So let’s restate this latest study’s findings “high levels of dietary animal protein in people under 65 years of age was linked to a fourfold increase in their risk of death from cancer or diabetes, and almost double the risk of dying from any cause over an 18-year period.

So what is the commentary?
“Nutrition experts have cautioned that it's too early to draw firm conclusions from the research”.

“Gunter Kuhnle, a food nutrition scientist at Reading University, said it was wrong "and potentially even dangerous" to compare the effects of smoking with the effect of meat and cheese as the study does.

“Heather Ohly at the European Centre for Environment and Human Health in Exeter said: "Smoking has been proven to be entirely bad for us, whereas meat and cheese can be consumed in moderation as part of a healthy diet, contributing to recommended intakes of many important nutrients."

Ho hum. I guess the paper has to give voice to caution and the prevailing way of thinking. I guess.... This is certainly the way of journalism these days.

Yet if we dig further into this research, we find that the harmful effects from the high protein diet were almost negated if that protein was derived from plant sources, such as beans and legumes; except in cancer where the risk was still three times as high in middle-aged people who ate a protein-rich diet, compared with those on a low-protein diet.

And there are more important suggestions from this research. It suggests that once you are over 65, things may well change. Over 65 and your protein needs tend to go up, so once over 65, increasing your protein levels seem to be protective against cancer, diabetes and other diseases. According to this study, doing so cuts the risk of death from any cause by 28%, and reduces cancer deaths by 60%.

So how did this study define a low protein diet? 
No more than 0.8g of protein a day for every kilogram of body weight, which means 48g for a 60kg person, and 64g for an 80kg person. These are very close to the amounts that result from following my Wellness Diet or the more specific cancer recovery diet.

According to The Guardian “most people in Britain eat more protein than they need. The British Dietetic Association recommends a daily intake of 55g and 45g of protein for the average man and woman respectively. But according to the British Nutrition Foundation the average protein intake per day is 88g and 64g for men and women.”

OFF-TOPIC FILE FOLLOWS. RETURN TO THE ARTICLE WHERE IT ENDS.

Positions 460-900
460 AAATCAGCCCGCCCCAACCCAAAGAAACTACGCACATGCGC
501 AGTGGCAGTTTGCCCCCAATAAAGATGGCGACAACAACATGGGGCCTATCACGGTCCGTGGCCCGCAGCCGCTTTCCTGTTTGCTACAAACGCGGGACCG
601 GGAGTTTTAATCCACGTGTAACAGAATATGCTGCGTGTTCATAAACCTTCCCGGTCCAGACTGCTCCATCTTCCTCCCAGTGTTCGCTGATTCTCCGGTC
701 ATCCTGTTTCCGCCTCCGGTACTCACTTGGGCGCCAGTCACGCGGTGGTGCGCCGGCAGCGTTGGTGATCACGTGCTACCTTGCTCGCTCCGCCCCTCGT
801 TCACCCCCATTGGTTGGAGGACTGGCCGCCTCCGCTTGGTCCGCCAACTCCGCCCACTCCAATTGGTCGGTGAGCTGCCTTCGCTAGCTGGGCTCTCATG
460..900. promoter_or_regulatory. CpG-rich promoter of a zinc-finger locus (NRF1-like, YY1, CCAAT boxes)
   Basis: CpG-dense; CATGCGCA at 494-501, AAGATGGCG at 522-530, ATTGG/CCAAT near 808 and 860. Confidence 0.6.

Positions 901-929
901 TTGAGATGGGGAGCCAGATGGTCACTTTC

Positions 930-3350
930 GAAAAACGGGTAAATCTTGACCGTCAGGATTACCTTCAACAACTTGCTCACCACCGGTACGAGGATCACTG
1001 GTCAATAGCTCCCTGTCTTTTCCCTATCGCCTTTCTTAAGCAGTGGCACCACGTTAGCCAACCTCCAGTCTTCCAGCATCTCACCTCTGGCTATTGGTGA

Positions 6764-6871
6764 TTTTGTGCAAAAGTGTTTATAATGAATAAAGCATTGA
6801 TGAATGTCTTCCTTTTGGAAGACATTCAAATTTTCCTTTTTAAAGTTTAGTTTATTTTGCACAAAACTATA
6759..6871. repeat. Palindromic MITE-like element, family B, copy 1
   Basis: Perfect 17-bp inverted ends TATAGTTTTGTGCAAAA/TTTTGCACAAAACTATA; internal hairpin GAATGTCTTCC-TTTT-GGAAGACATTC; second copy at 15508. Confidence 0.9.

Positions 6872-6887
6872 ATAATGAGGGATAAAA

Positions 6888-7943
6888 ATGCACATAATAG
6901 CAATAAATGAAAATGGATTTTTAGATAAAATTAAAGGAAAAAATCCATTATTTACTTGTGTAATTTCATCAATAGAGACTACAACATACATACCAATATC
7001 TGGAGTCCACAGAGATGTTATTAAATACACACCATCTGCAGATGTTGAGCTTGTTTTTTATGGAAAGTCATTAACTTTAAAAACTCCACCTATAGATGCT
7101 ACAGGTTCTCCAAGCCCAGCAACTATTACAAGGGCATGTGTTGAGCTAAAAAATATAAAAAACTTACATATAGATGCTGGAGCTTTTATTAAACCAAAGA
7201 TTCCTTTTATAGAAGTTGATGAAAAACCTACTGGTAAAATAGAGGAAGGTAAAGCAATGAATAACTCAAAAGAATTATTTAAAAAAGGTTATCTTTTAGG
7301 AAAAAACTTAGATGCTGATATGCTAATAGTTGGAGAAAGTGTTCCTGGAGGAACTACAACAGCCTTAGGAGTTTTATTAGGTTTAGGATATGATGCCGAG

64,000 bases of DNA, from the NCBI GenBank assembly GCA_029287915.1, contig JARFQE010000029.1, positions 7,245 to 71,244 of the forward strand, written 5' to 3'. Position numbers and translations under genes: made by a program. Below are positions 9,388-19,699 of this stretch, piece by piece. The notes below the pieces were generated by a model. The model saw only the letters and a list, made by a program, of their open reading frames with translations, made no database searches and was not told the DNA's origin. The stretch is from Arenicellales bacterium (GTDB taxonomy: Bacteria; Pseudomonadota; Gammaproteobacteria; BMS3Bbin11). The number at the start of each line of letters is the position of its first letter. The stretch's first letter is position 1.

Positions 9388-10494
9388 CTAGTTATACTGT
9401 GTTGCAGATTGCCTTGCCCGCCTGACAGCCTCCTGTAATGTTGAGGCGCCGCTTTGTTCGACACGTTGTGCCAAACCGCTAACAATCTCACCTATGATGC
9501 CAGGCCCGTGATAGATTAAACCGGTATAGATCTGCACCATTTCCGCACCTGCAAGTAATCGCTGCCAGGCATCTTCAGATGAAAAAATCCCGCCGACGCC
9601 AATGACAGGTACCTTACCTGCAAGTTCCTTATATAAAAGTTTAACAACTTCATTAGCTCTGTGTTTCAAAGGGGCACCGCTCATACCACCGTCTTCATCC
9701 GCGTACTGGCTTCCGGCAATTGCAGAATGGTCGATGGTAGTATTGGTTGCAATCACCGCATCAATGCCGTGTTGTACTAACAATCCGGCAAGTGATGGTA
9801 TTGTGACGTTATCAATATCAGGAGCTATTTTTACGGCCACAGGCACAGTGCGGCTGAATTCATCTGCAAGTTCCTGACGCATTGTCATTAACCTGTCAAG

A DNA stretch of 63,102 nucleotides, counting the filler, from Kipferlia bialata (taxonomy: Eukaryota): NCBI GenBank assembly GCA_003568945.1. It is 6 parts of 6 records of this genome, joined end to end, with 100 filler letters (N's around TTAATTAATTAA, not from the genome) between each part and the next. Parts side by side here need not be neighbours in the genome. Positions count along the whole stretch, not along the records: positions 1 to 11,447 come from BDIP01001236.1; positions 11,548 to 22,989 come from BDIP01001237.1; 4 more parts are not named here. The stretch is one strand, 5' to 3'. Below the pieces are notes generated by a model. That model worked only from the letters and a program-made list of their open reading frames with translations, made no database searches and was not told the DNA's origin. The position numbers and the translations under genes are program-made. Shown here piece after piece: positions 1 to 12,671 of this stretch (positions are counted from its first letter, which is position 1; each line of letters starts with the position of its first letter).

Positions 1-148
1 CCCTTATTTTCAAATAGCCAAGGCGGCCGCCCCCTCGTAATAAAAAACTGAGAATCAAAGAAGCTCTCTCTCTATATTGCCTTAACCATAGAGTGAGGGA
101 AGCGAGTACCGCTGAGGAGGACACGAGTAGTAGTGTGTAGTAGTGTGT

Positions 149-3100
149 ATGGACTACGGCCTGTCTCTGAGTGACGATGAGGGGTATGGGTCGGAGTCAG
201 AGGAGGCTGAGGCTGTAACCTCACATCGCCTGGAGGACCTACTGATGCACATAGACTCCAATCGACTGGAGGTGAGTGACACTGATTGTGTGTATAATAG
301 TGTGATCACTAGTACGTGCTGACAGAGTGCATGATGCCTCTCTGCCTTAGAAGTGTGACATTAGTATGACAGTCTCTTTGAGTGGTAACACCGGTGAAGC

When I had cancer, the recommendation was around 120gm per day! The mainstream scientist's understanding of protein has changed over the years.

Full reference: Levine ME, Suarez JA, Brandhorst S, et al. Low protein intake is associated with a major reduction in IGF-1, cancer, and overall mortality in the 65 and younger but not older population. Cell Metab. 2014; 19:407-417. DIRECT LINK HERE

What to do? A summary:
1. IN GENERAL TERMS, the way I recommend to eat is best described as a plant-based, wholefood, organic diet.

2. READ  and LEARN: In the new edition of You Can Conquer Cancer you will find both the Wellness Diet (for those who are basically well, interested in prevention and living a long, happy and healthy life) and the more specific Healing Diet are set out in detail.

3. LISTEN to the 2 food CDs (or download the MP3s) Eating well, Being well and Eating for Recovery

4. ENJOY the recipes in the Gawler Foundation’s book Eat Well, Be Well

5. SEEK personal help if needed - see the resources below

6. DELIGHT in the fact, and the tastes of eating well

To locate a doctor trained in nutritional medicine, refer to
i) The Australian College of Nutritional Medicine (ACNEM)

ii) The Australasian Integrative Medical Association (AIMA)